The National Council of Churches: Is There Life after 50?
Lyles, Jean Caffey, The Christian Century
THIS MONTH the National Council of Churches of Christ in the U.S.A. and representatives of its 35 member communions will journey to Cleveland, the city of the NCC's founding in 1950, to celebrate (a few months early) its golden anniversary. But despite the upbeat tone of the 50th anniversary brochure and Web site, some church leaders are wondering whether the council is likely to survive for very long after the ambitious celebration and, if so, in what form.
The New York-based NCC will end the year with a deficit approaching $4 million--$3.987 million, according to one council report, in a budget of $68 million. Deficits are not new for the NCC, but this time it faces an especially severe crisis. Having repeatedly borrowed from reserve funds, its unrestricted reserves are now exhausted.
To retire the deficit, the council is asking denominations to make special one-time gifts totaling $2 million. It is also requesting a gift of $1.45 million from its largest unit, Church World Service and Witness, the relief organization which has its own funding streams and whose credit rating would enable it to secure a bank loan. With a budget of $54 million and staff of 267, CWSW dwarfs the rest of the council operations, which together have a budget of $14.3 million and 122 employees. At an October meeting, CWSW executive Rodney Page said that the request for $1.45 million is "on the negotiating table." How the remaining $537,000 of the deficit will be made up is not known.
Will the denominations come forward with the extra cash? The early signs are not promising. The United Methodist Church not only declined in October to consider giving an emergency gift to the council, but voted to suspend all financial support of the NCC, citing uneasiness with the NCC's debt load and financial operations. Though part of the United Methodists' $670,000 annual assessment for the year has already been paid, the remaining $342,919 will be withheld, at least for now.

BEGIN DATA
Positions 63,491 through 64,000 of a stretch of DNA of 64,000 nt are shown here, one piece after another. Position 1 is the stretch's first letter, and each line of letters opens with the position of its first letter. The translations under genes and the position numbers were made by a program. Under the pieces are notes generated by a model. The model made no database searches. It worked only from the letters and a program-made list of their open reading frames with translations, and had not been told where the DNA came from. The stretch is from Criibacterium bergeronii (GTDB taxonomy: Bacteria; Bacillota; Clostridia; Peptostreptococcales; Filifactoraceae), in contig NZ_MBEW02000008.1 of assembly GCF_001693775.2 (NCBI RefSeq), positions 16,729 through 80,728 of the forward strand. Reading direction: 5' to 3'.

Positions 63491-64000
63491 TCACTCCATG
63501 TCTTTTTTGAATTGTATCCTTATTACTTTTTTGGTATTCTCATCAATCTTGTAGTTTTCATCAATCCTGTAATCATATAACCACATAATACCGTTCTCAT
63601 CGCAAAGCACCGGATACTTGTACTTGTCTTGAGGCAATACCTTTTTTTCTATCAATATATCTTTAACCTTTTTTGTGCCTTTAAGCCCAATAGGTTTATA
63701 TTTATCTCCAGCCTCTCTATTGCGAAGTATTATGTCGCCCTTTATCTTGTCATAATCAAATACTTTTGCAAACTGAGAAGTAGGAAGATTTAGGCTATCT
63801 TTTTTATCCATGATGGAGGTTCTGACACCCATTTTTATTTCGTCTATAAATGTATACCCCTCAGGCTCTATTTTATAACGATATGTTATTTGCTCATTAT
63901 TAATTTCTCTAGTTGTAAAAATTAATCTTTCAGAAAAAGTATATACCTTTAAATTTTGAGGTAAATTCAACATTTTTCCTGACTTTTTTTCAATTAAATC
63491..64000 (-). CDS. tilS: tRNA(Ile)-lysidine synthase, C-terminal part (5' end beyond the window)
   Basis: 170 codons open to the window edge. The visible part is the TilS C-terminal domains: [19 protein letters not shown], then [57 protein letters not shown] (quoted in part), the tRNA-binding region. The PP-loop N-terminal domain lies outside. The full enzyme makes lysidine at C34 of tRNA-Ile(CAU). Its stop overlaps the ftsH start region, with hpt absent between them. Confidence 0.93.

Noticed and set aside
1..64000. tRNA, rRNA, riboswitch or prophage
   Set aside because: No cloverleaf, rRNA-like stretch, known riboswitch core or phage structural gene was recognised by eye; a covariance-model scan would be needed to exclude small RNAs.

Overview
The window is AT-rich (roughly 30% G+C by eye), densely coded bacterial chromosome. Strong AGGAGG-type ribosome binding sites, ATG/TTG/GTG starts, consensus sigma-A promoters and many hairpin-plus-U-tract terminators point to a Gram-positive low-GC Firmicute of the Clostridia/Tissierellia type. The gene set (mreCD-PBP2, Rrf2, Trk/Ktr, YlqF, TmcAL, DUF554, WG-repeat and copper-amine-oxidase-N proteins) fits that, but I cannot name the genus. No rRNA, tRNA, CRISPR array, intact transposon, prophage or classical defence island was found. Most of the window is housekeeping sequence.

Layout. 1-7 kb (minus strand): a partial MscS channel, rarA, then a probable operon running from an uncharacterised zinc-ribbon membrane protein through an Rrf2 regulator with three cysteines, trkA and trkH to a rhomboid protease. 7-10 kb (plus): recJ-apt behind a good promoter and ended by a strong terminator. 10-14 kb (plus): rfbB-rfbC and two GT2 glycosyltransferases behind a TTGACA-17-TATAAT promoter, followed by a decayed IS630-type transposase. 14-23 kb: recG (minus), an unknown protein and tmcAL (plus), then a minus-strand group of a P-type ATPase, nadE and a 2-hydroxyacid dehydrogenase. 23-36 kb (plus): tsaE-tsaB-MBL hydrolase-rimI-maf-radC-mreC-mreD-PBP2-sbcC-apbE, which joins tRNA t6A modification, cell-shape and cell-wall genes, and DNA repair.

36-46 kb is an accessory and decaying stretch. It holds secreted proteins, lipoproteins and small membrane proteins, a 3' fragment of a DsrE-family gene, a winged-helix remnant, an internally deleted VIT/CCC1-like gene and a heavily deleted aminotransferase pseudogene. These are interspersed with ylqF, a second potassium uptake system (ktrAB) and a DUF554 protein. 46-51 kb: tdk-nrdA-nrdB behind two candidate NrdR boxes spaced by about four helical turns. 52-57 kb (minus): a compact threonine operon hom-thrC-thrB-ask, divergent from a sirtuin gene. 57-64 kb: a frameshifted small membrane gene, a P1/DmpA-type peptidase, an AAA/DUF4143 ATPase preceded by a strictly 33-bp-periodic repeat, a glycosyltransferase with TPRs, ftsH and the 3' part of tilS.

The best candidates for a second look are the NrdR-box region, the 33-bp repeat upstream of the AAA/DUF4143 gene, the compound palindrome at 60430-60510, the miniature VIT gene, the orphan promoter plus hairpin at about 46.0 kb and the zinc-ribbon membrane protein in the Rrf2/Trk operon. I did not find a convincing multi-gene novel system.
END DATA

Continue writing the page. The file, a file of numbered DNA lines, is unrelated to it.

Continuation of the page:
The United Methodists appear to be turning the financial screws to force the council to face questions about its short-term survival, long-term viability and past management practices, and to force it to adopt a balanced budget. But United Methodists are not the only ones asking why the NCC should be bailed out if there is no evidence that the same sort of crisis--and another demand for funds--won't arise next year.
Bishop William Grove, ecumenical officer of the UMC's council of bishops, who had proposed making an emergency $700,000 donation to the NCC, said he hoped the suspension would be brief. But the church's ecumenical commission said funding will not be restored until it sees a credible plan for financial recovery. Among other things, the United Methodists want to see a recovery plan that includes:
* A budget and spending plan for the year 2000 with a surplus to rebuild operating reserves;
* A process for making needed staff cuts;
* A report on prior and proposed transition costs;
* A resolution of issues involving failures to comply with NCC financial policies and procedures;
* An assurance that church representatives will be able to receive and review the 1998 external audit; and
* A full report on the council's liabilities. The NCC's general secretary, Joan Brown Campbell, said, "We understand this suspension to be a prod to swift action."
NCC leaders are also under fire for planning, at a time of financial shortfall, a four-day event (budget: $764,500) to mark the anniversary, and for asking church bodies to kick in with extra gifts to help pay for it. Council staff say most of the cost is being underwritten by foundations, Cleveland business interests, NCC units that sponsor workshops, and participants' registration fees. Council spokesperson Randall Naylor said $500,000 in cash and pledges have come in, and 700 registrations (including both full- and part-time) are assured. …